Petite Women and Body Shaming: My Personal Experience

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Photo Source: Internet

We live in a web of definitions, roles and expectations weaved by the society, the threads made strong and shiny with ideal images that invokes a sense of happiness and comfort. While we are all trapped, not all of us may realise it. Some of us realise or rather are made to realise it when we fail to ‘naturally’ meet the expectation. 

While the society controls every aspect of our being, in the present context, I am talking about the expectation regarding our physical appearance. Growing up, always looking half my age and being tiny in size, l have personally experienced the societal ‘reality’, the societal expectation to be of the pre-defined ideal size, height, colour, qualities and a mindset that all these pre-defined specifications are perfectly fine.

Always been tiny, I am so used to hearing people express their disbelief at my age that it surprises me when someone doesn’t seem shocked! I don’t mind people being surprised but I certainly wish that they would keep the after thoughts to themselves though they don’t affect me anymore. I am far more used to it and at peace with myself, with my body. Though there would be a time and I must confess, still there are moments when the comments affect me, trouble me enough to force me to look for solutions.

I have gone through body shaming in childhood, during teen years, in college and even today, there are people who try. A small physical stature combined with an introvert nature, I would be assumed to be dull, docile, subordinate, powerless, incompetent and a source of pity. While growing up, not reaching a certain height by high school was supposed to be a matter of great concern and shame. I would constantly be made conscious of my height, a friend would constantly hint at how she was trying new things to speed up her growth. She did manage to grow an inch or two taller than me but I don’t remember if I congratulated her for the achievement. I remember that once a junior kid had asked me if I was a dwarf. At that time, I did feel a sense of shame as I explained I am not but now ofcourse, I realise that it is no matter of shame even if I was one.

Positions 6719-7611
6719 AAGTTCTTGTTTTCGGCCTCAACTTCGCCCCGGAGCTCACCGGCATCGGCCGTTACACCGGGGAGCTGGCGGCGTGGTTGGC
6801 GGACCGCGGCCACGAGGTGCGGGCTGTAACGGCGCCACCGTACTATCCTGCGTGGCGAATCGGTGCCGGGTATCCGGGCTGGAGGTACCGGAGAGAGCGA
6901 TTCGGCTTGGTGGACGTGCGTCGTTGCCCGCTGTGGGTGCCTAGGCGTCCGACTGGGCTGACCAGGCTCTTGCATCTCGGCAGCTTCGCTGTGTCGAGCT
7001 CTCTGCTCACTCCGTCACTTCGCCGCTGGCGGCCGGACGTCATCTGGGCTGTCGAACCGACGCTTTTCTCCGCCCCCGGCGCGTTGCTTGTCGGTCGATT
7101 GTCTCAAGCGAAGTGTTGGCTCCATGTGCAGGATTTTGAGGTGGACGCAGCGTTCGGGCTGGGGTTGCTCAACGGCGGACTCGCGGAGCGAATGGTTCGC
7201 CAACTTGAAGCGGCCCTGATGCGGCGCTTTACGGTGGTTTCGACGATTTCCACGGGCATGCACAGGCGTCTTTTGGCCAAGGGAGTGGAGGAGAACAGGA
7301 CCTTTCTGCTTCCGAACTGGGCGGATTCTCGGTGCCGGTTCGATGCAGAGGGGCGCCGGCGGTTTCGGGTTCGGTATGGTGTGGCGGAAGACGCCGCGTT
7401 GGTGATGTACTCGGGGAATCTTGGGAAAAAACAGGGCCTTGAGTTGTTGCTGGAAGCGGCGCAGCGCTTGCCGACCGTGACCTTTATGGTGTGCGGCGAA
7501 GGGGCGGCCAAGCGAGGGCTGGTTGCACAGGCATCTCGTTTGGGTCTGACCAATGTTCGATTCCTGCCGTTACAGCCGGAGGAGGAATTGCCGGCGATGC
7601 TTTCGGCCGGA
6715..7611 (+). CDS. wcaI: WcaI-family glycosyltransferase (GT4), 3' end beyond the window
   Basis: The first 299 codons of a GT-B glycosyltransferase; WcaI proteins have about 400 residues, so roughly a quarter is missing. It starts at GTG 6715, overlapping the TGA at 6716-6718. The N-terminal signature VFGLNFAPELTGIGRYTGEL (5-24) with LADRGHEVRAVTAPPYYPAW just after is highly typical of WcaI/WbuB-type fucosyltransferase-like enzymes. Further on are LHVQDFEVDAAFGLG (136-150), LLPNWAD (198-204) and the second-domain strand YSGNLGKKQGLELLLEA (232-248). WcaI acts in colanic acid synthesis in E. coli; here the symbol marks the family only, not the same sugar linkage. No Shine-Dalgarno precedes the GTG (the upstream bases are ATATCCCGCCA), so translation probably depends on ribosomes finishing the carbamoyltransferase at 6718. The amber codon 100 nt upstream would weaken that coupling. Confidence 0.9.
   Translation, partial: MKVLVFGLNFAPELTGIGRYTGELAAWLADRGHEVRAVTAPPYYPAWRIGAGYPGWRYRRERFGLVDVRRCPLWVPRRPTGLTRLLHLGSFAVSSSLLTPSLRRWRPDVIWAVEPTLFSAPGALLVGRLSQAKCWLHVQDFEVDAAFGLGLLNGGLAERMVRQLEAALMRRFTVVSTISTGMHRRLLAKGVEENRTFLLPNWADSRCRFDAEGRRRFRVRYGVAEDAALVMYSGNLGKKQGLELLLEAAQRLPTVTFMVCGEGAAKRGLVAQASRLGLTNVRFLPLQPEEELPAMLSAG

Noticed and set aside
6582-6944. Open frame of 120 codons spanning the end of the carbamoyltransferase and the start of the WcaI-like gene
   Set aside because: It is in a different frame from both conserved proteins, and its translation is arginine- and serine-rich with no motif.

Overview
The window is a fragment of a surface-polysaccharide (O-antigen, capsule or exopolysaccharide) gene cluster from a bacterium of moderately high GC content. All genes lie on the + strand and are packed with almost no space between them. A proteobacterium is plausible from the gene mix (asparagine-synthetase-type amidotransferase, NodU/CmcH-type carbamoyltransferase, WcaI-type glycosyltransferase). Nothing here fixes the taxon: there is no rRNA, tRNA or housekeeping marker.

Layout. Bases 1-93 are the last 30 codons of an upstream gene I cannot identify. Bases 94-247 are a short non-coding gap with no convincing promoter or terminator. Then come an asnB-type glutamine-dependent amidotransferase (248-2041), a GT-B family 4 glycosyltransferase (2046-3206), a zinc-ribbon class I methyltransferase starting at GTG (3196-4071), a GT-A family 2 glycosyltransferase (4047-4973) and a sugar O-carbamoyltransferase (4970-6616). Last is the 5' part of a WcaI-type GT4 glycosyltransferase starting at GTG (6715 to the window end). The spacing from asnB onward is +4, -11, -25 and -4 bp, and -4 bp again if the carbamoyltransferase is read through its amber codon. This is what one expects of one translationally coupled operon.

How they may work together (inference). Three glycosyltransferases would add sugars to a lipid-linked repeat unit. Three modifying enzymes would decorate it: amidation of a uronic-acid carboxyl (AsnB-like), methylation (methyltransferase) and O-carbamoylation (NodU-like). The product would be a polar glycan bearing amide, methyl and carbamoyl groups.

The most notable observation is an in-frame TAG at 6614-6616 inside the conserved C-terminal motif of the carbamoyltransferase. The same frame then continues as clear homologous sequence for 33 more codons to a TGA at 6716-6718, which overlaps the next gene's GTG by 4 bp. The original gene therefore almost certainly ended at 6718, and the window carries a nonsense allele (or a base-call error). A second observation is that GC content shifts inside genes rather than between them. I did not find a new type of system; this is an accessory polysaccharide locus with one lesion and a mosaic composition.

But back then, it was hard to fight it. I remember that once I had said to my friend that it doesn’t matter to me if I am short and she frowned which made me think if I really said something so wrong. But eventually, I started accepting myself, my body and doing so, I realized that this was much harder than to grow in height!

I am still made conscious about my tiny stature.  There are people who still treat me, a woman in mid-20s as a “kid”. The snide comments passed off as “jokes” or sentences in “light vein” do not stop. I am still asked if I am ok with looking so young. I am suggested ways to look a bit mature, given free advices on hairstyle, dress sense and way to carry myself. But this doesn’t hold me back anymore.

I have realized that the problem doesn’t lie with me but with such people. I realise that it is actually their own insecurity and failure that they try to impose on me to become happy. They themselves failed to challenge the society that teaches us to give importance to looks than to other things, to challenge the society that teaches us to be of a certain type. They fail to fight to get our right to be the way we want to, look the way we want to. They not only failed but also try to hide their failure by sustaining the order, keeping stiff the web. If they judge me, then the fact is that I judge them more. I feel pity that they could not look beyond my physical appearance. I feel pity that they can’t find a better topic to talk about other than one’s physical appearance. I don’t know and care less whether one may agree or not but this is my tiny perspective on the body that belongs to me.

This article was published on Women Chapter http://en.womenchapter.com/a-tiny-womans-experience-of-body-shaming/

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We all should be out and proud